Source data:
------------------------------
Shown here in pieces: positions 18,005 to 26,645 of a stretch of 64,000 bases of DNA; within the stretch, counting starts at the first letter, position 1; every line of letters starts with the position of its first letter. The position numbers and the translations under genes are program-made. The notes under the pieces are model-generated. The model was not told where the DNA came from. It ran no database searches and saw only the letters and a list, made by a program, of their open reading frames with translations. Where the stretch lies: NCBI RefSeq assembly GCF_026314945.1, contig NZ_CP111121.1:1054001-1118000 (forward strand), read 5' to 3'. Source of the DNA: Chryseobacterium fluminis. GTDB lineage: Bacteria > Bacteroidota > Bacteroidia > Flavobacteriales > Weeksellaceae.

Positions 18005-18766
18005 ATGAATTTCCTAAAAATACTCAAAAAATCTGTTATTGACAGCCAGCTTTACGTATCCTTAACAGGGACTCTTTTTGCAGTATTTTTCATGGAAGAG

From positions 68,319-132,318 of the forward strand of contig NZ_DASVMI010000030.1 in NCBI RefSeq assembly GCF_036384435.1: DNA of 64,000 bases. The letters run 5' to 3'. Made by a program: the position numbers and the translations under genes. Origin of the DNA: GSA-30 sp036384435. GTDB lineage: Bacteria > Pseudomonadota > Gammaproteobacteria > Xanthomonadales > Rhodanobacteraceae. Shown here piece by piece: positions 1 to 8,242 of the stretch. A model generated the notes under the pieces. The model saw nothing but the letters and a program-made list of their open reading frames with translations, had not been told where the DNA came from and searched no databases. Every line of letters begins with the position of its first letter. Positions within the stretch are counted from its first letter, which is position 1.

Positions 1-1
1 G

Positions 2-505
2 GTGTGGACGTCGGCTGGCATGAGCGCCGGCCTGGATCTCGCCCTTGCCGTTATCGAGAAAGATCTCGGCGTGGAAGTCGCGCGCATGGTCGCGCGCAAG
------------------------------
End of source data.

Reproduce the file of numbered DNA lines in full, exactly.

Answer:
Shown here in pieces: positions 18,005 to 26,645 of a stretch of 64,000 bases of DNA; within the stretch, counting starts at the first letter, position 1; every line of letters starts with the position of its first letter. The position numbers and the translations under genes are program-made. The notes under the pieces are model-generated. The model was not told where the DNA came from. It ran no database searches and saw only the letters and a list, made by a program, of their open reading frames with translations. Where the stretch lies: NCBI RefSeq assembly GCF_026314945.1, contig NZ_CP111121.1:1054001-1118000 (forward strand), read 5' to 3'. Source of the DNA: Chryseobacterium fluminis. GTDB lineage: Bacteria > Bacteroidota > Bacteroidia > Flavobacteriales > Weeksellaceae.

Positions 18005-18766
18005 ATGAATTTCCTAAAAATACTCAAAAAATCTGTTATTGACAGCCAGCTTTACGTATCCTTAACAGGGACTCTTTTTGCAGTATTTTTCATGGAAGAG

From positions 68,319-132,318 of the forward strand of contig NZ_DASVMI010000030.1 in NCBI RefSeq assembly GCF_036384435.1: DNA of 64,000 bases. The letters run 5' to 3'. Made by a program: the position numbers and the translations under genes. Origin of the DNA: GSA-30 sp036384435. GTDB lineage: Bacteria > Pseudomonadota > Gammaproteobacteria > Xanthomonadales > Rhodanobacteraceae. Shown here piece by piece: positions 1 to 8,242 of the stretch. A model generated the notes under the pieces. The model saw nothing but the letters and a program-made list of their open reading frames with translations, had not been told where the DNA came from and searched no databases. Every line of letters begins with the position of its first letter. Positions within the stretch are counted from its first letter, which is position 1.

Positions 1-1
1 G

Positions 2-505
2 GTGTGGACGTCGGCTGGCATGAGCGCCGGCCTGGATCTCGCCCTTGCCGTTATCGAGAAAGATCTCGGCGTGGAAGTCGCGCGCATGGTCGCGCGCAAG